Listen to the Bones in the Hills

I grew up in pink suburbia but my mother is from the countryside. Not the countryside that is on tourism brochures, with yodelling and smiling cows. Her countryside lies on prehistoric, run-down mountains, on a soil that burps up granite rocks and breaks tractors. It’s always the coldest part of the country. People don’t move there because they want to, but because they’ve tried everything else. There’s a church on every tenth hill.

I went there on holidays. My grandparents fed me with unpasteurised milk and looked away when I ate the cat food. I tanned and turned blonde, scraped my knees bloody and fell into the stream behind their house, the nettles next to the dunghill and from the hayloft. My friends back home didn’t believe me when I told them I’d watched lightning hit a tree and the birth of a calf. They thought I was making up stories when I told them that their thin white milk was originally yellow and warm. My grandparent’s farm lies in Wartberg ob der Aist, a little village with a church tower that looks like it’s cut off half-way, like the money ran out before they could finish it. Google maps tells me the village lies 10,2 km from the Mauthausen concentration camp.

Every national election, the question of how to teach Austria’s history resurfaces. Asking the new minister of education about it is a fast track to pitch black headlines and sold-out newspapers. In 2008, someone wrote “Was unsern Vätern der Jud, ist für uns die Moslembrut [What the Jew is to our fathers, the Muslim spawn is to us] “on a wall in Mauthausen (Meinhart). In 2009, chancellor Faymann mentioned that he thought too few students visited memorials (OTS0333). It must have been 2012 when my class was assigned a trip.

Coming to the UK showed me how embarrassingly blotchy my knowledge of World War Two is. My uni friends would know more about it than I did. During my time in public education, I had three history teachers, and only one – my primary school teacher – did not assume I already knew everything about it. We learned how Maria Theresia ascended to the throne, but not how Hitler did it. I don’t believe that my teachers deemed it unimportant – they just assumed we’d already know. I knew “Germany annexed Austria” and that there was a war, I knew they bombed Vienna and that the cold and hunger was so great they cut down trees in the parks. The history I was taught felt so far away, so distant. Whilst really, I should have been able to feel it breathe down my neck.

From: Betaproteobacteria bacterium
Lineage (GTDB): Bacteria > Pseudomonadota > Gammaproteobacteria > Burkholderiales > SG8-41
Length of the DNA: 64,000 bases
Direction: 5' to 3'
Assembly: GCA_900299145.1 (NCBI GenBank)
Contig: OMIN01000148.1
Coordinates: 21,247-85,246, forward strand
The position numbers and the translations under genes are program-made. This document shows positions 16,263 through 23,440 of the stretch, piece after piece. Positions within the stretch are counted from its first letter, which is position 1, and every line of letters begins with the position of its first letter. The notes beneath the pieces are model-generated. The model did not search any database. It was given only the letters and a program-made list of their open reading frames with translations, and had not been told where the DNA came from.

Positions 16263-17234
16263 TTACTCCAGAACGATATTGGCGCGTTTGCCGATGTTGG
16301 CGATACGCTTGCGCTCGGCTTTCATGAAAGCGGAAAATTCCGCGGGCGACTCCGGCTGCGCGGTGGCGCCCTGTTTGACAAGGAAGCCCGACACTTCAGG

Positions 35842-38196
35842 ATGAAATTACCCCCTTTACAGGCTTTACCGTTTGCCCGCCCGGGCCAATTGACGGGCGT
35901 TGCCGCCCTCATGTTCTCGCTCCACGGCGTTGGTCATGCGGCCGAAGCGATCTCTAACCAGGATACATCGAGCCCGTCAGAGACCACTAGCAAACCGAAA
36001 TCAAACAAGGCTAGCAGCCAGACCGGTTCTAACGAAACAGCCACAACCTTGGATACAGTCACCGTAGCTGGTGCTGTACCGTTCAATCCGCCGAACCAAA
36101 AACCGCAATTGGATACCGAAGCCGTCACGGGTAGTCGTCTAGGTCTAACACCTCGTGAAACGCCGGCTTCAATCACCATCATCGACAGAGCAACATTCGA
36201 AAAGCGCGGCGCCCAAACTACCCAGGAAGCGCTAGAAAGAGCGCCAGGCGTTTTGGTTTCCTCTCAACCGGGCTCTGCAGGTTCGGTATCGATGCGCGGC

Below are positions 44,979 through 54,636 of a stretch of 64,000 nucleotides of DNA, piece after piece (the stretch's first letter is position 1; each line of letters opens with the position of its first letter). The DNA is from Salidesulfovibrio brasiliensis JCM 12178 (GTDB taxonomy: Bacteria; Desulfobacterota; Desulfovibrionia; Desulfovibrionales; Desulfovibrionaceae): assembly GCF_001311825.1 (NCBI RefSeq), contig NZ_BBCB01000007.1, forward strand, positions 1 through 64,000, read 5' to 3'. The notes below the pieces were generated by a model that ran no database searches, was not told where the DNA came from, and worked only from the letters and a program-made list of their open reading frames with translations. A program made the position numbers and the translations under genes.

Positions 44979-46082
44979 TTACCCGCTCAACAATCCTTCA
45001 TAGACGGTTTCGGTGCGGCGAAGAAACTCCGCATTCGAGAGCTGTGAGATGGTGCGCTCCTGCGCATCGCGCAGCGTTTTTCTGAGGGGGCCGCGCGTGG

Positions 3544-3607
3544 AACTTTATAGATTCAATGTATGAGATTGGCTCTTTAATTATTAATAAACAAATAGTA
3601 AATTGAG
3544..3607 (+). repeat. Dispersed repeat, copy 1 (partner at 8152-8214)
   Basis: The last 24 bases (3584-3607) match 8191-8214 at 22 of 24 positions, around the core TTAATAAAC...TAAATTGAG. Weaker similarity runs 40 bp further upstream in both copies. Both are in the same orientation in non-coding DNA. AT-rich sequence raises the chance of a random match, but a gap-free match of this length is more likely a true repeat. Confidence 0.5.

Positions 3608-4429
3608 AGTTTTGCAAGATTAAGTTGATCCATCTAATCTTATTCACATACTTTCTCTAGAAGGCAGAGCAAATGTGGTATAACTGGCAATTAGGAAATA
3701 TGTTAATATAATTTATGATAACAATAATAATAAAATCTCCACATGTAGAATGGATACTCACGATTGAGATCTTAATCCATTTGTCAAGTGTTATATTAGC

Because my sense of balance is so bad, I always get motion sickness. Sometimes even when I drive myself. The road to my grandparents forms an exception, however, because I have travelled it so many times. I remember having feared the journey to the Mauthausen concentration camp in our school bus, and then being surprised by myself for not feeling ill. We took the motorway leading west, cutting through Austria’s top half. Then we got off at Sankt Valentin, crossed the green train bridge and turned left after that. I only felt sick when I stepped out of the bus and saw the cut-off church tower two hills over.

My Religions teacher was our tour guide, he was German and had a preference for mustard corduroy trousers. He led us to the gas chambers and closed the doors, something that is illegal now. They have someone standing next to grey steel doors, making sure that nobody shuts them close. But my religion teacher stood inside the gas chamber, doors locked, and told us about how they’d have to cut the bodies apart because gas and death would make them rigid and all those limbs and arms were tangled together because they climbed each other, gasping for the air that stuck to the ceiling. Nobody talked on the way back.

Facebook tells me that some of my childhood friends and classmates are now members of “schagenden Burschenschaften”, nationalist fraternities that are known for their extremism and rough initiations. “Schlagende Burschenschaften” drink and sing. They also fence without protection and then don’t treat their wounds. To them, cheeks slashed open are a sign of prowess, of masculinity. The scars are what give them away when they sit in parliament. They shout louder than anybody else, they scream. They are not polite, but brutally clean in dark suits and light blue ties. Almost all of them sit in the faction of the leading oppositional party, the right-winged “FPÖ”.

A party whose blue-eyed, beautiful leader demands fences all around the borders, who wants to leave the EU and expel refugees and immigrants. Their presidential candidate almost won the election (Österreich – gesamt) and now they’re part of the coalition forming government. With their eloquence and money, they made nationalism ok. They’ve managed to make it cool. It’s no longer shameful to hate foreigners, to want a “pure” nation. Our culture of beer drinking and dirndl-wearing is endangered, and it is our duty as honourable Austrians to protect it.